The kiddos (ages 9, 7, and 5) decided that over our summer “break”, they’d like to do some more science along with the light history and math we’ll be doing to keep our minds fresh.  Somehow we landed on the idea of doing a unit study on the human body.  So, I got busy googling, and looking at my local library, and exploring on Pinterest (you can see some of the things I pinned on my Science board here…) to see what fun things I could find.  I was OVERWHELMED!  There’s so much stuff out there.  And most of  it’s really great, too!  So, this will be my way of keeping it all straight, and hopefully helping any of you that are looking to do something similar.

We started today by introducing the idea of studying the human body.  I decided to use Seymour Simon’s “The Human Body” as our spine (haha! Love the pun there!) for the study. So we just read the first few pages that discuss how the human body is made of cells and can be described by different systems. Then skipped a few pages to get to the section on our first system: The Skeletal System.

After reading those pages, and taking breaks throughout to discuss some of the information, we looked at a worksheet I got from “The Human Body, Grades 5-8: 100+ Reproducible Activities” that covers the systems of the body. I love that this worksheet breaks down the systems into categories like the ‘movement group, the ‘control group’, and the ‘energy group’. I think that helps us all to understand better the main function of that system in relation to the rest of the body.

Then, we opened our “Ein-O’s Human Biology: Skeleton Box Kit” and put together the small scale skeleton and skull. The kids were already enthralled with inspecting the details and, in fact, we wound up having a spontaneous discussion about babies’ soft spots on their skull before all the bones fuse together. Gotta love the rabbit trails in active learning!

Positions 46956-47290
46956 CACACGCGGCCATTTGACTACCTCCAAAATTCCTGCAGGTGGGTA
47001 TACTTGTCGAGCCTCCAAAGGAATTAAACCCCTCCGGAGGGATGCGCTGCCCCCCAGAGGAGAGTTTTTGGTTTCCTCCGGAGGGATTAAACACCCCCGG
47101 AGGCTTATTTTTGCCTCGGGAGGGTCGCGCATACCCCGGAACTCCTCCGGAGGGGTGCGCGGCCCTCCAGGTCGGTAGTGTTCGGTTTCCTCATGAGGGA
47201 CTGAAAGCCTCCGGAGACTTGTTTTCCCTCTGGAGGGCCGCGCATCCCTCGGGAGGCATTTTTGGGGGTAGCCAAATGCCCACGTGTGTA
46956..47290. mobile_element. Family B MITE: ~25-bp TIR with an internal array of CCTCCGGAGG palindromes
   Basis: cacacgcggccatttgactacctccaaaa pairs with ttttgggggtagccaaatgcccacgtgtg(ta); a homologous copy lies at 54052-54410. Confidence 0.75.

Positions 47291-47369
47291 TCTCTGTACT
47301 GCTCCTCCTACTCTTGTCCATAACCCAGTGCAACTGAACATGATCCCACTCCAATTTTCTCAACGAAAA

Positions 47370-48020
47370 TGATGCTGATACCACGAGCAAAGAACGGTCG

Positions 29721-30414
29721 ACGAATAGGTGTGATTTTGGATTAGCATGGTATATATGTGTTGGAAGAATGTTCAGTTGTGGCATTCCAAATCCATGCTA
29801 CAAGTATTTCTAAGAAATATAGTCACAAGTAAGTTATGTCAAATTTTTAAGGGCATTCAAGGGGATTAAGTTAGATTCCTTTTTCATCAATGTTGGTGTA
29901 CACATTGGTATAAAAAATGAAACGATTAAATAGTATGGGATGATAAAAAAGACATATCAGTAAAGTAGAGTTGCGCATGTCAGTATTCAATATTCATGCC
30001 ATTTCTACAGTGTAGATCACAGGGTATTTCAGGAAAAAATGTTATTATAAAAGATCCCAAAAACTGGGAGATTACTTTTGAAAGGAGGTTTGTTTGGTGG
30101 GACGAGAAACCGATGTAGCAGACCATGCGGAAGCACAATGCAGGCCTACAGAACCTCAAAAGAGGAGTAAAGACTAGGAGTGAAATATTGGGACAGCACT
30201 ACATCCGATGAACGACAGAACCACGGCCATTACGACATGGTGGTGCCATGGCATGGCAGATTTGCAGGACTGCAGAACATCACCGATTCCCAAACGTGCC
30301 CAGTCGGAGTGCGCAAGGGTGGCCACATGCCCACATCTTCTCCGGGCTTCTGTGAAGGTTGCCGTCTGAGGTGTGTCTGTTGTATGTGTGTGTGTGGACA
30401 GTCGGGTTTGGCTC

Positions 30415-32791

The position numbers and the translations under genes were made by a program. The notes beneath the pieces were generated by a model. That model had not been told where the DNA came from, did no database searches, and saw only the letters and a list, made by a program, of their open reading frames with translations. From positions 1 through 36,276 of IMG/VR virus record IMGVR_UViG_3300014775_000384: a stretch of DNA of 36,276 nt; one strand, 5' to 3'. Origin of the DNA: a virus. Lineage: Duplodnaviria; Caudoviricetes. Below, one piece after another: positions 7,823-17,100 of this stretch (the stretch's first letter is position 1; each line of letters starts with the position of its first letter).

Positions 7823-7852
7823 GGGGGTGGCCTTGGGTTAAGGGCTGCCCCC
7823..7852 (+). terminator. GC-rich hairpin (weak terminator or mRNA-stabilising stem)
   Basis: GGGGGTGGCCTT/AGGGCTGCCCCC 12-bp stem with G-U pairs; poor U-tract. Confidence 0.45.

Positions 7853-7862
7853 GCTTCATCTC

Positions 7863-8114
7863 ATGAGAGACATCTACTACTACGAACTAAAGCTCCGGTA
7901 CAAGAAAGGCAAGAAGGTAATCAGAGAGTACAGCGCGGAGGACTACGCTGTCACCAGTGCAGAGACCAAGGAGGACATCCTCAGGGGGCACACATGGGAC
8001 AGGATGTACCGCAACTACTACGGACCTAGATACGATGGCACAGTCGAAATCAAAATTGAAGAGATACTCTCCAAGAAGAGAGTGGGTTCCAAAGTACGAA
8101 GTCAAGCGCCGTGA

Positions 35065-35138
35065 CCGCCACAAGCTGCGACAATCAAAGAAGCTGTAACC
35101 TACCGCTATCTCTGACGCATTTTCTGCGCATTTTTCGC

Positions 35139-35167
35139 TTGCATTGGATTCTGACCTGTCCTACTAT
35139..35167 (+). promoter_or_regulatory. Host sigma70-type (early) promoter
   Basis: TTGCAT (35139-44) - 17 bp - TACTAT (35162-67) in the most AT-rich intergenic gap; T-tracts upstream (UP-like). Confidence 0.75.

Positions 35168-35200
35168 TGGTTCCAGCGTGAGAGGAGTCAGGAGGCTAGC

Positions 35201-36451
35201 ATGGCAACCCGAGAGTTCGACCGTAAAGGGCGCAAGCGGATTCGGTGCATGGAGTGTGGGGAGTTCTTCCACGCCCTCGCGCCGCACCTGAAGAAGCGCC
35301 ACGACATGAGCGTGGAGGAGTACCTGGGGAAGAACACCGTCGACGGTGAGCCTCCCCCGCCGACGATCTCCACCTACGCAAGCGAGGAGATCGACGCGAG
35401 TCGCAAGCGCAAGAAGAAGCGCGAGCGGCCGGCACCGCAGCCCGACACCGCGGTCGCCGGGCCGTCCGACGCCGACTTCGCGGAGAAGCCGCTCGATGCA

Finally we went into the kitchen and pulled out the chicken bones I’d saved from a few nights ago so we could do our “Rubbery Bones” experiment. The idea is that you submerge a chicken bone (preferably a leg bone – or drumstick) in a jar of vinegar for several days. After 3-10 days (depending on which source you’re looking at), you can remove the bone from the jar and it no longer feels hard, but rubbery. And, at that point you can also dissect the bone to see the marrow and spongy parts. This will be a fun day, so I’ll keep you updated on that, and the ensuing discussions, which I’m sure will be quite memorable!

That’s it. I think we only spent a total of maybe 30 minutes doing all of this. We’ll do more tomorrow with the skeletal system, but I really wanted to keep everything super light today. The idea being that I keep ’em wanting more! Wish me luck!